Firepass sued Airbus for infringement of the ‘752 patent directed to the use of hypoxic compositions for preventing and extinguishing fires. Airbus requested inter partes reexamination, arguing that certain claims were anticipated under 35 U.S.C. § 102. The PTO granted Airbus's request in part, finding that the prior art presented a substantial new question of patentability. The examiner ultimately rejected claims under 35 U.S.C. § 112, for lack of written description. The Board reversed, finding that the claims were supported by an adequate written description, and dismissed Airbus's cross-appeal relating to the same claims, finding that "the statutory authority for third-party requester appeals is . . . expressly limited to the review of examiner final decisions that are ‘favorable to the patentability' of a claim," and that determination of a lack of a substantial new question of patentability is not a favorable decision on patentability.
The Circuit rules that the PTAB erred here because it premised its dismissal of Airbus's cross-appeal on the examiner's decision not to consider Airbus's proposed rejections because of a lack of a substantial new question of patentability. But, once the Director ordered inter partes reexamination, it was 37 CFR § 1.948(a), not a determination of a substantial new question of patentability, that governed the limitations on Airbus's submission of prior art. Thus, the Examiner erred in evaluating Knight and AFWAL 2060, the two pieces of prior art submitted by Airbus, for a substantial new question of patentability, when his evaluation should have been conducted under 37 CFR § 1.948(a)(2).
Amgen Inc. v. Sandoz Inc., Cir. Case 2015-1499 (July 21, 2015)
The Biologics Price Competition and Innovation Act of 2009 ("BPCIA") is a component of Obamacare and provides, for the first time, an abbreviated pathway for FDA approval of so-called "biosimilar" drugs, generic versions of biologic drugs. The Act contains litigation provisions that have come to be termed the "patent dance" that prescribe how the parties decide which patents will be litigated during the time prior to FDA approval.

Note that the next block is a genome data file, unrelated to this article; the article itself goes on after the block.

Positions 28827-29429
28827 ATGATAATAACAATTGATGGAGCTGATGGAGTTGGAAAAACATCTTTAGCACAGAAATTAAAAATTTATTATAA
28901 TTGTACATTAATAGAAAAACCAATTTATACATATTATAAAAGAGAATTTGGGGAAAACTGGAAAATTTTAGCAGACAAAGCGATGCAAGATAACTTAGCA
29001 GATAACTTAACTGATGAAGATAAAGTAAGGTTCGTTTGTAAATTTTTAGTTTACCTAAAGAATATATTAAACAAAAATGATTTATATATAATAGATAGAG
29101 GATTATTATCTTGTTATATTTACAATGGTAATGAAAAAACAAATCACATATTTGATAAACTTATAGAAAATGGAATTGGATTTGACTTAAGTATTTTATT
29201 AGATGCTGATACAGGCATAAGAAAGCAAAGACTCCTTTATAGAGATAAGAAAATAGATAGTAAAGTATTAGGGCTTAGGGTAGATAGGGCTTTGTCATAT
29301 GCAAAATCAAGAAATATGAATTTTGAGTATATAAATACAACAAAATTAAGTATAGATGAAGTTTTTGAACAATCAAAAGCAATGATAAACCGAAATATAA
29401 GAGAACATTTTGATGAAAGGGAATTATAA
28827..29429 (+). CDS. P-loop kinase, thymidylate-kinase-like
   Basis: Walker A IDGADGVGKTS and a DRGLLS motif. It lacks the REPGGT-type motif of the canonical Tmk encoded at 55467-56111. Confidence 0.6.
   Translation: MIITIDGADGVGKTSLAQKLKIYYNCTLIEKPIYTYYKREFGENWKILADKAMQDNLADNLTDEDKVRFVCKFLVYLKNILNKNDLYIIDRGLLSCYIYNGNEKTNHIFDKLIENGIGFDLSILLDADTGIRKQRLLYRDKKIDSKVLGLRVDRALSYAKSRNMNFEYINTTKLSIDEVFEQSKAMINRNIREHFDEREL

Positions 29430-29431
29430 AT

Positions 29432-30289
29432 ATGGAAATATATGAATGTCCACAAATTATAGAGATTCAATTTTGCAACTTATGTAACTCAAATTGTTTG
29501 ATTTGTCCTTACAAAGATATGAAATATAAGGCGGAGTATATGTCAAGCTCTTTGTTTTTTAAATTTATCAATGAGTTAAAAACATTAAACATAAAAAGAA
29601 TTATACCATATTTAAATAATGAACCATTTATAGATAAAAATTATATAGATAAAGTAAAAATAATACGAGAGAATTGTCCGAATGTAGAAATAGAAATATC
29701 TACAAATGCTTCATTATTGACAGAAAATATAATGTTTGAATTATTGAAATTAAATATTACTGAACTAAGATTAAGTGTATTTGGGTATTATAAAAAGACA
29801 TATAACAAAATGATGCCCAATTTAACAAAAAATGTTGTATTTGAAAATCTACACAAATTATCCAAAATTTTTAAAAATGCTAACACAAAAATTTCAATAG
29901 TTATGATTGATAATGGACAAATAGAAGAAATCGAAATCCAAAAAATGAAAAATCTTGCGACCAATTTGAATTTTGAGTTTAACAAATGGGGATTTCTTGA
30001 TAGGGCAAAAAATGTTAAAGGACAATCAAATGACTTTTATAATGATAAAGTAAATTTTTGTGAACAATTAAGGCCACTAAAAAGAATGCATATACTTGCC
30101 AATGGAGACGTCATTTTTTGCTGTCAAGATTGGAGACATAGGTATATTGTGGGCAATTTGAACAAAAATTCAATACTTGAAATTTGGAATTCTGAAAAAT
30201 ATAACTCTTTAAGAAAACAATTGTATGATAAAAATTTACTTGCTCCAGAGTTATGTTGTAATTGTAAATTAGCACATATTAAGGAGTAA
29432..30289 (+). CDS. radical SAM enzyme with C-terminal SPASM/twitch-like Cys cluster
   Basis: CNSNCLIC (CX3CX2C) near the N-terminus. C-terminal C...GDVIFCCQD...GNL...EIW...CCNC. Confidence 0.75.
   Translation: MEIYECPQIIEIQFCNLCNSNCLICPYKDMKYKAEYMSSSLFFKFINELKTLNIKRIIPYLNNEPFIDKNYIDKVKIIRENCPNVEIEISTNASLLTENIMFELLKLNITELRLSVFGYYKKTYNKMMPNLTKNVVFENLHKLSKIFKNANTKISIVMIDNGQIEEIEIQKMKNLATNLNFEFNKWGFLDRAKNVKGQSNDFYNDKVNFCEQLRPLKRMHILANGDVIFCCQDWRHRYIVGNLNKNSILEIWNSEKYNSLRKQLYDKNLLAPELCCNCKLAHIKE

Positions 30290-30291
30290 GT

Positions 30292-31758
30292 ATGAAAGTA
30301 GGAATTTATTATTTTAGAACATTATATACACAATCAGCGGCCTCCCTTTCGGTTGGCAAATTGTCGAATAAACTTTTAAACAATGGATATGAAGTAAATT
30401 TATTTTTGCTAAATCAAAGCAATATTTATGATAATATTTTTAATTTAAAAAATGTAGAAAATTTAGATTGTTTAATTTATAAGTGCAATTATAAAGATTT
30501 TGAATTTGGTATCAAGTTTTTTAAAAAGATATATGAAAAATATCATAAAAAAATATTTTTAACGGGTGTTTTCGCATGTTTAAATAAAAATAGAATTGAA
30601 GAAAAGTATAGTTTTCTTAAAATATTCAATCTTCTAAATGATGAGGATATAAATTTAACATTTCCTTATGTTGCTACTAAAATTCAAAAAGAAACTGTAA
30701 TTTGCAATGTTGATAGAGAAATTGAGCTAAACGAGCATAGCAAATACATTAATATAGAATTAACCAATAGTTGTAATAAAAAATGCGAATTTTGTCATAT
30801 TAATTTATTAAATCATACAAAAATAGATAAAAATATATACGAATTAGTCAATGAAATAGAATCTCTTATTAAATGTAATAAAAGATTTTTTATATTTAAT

In a split decision, with two partically concurring and partially dissenting opinions, a majority of the panel upholds Sandoz's position that the "patent dance" is a voluntary process that biosimilar applicants may want to take part in. Specifically, the Circuit affirmed the dismissal of Amgen's state law claims of unfair competition and conversion because Sandoz did not violate the information-disclosure and notice-of- commercial-marketing provisions of the BPCIA, respectively codified at 42 U.S.C. § 262(l)(2)(A) and (l)(8)(A). ) As part of that ruling, the majority also granted judgment on the pleadings to Sandoz on its counterclaims seeking a declaratory judgment that it correctly interpreted the BPCIA. The majority also upholds Amgen's position that a biosimilar applicant's notice to the holder of the reference product of an intention to begin commercial marketing in 180 days can occur only after the biosimilar is licensed.
The case arose over Amgen's drug Neupogen® that was the subject of a biosimilar application by Sandoz for a drug to be sold as Zarxio®. Sandoz argued it did not have to comply with the provision of the law that states that the biosimilar applicant "shall" provide to the reference product sponsor a copy of its application and also manufacturing information so that patents related to manufacturing may be resolved expediently between the parties. Sandoz contended that despite using the word "shall," Congress did not intend to make these disclosures mandatory because the BPCIA provides remedies for reference product sponsors faced with nondisclosure from the biosimilar applicant. The district court and now a majority of the Circuit sided with Sandoz in its interpretation of the law, that these remedy provisions indicate that, taken as a whole, the law does not force the biosimilar applicant to make these disclosures.
Also at issue was whether the biosimilar applicant needed to provide 180 day notice to the reference product sponsor that it intended to enter the marketplace. Sandoz provided this notice prior to obtaining FDA approval, and the panel agrees with Amgen that the law does not permit marketing notice until after a biosimilar applicant has received FDA approval. Consequently, Sandoz, having received FDA approval on March 5, 2015, and under this aspect of the decision, will be to start marketing Zarxio®on September 2nd.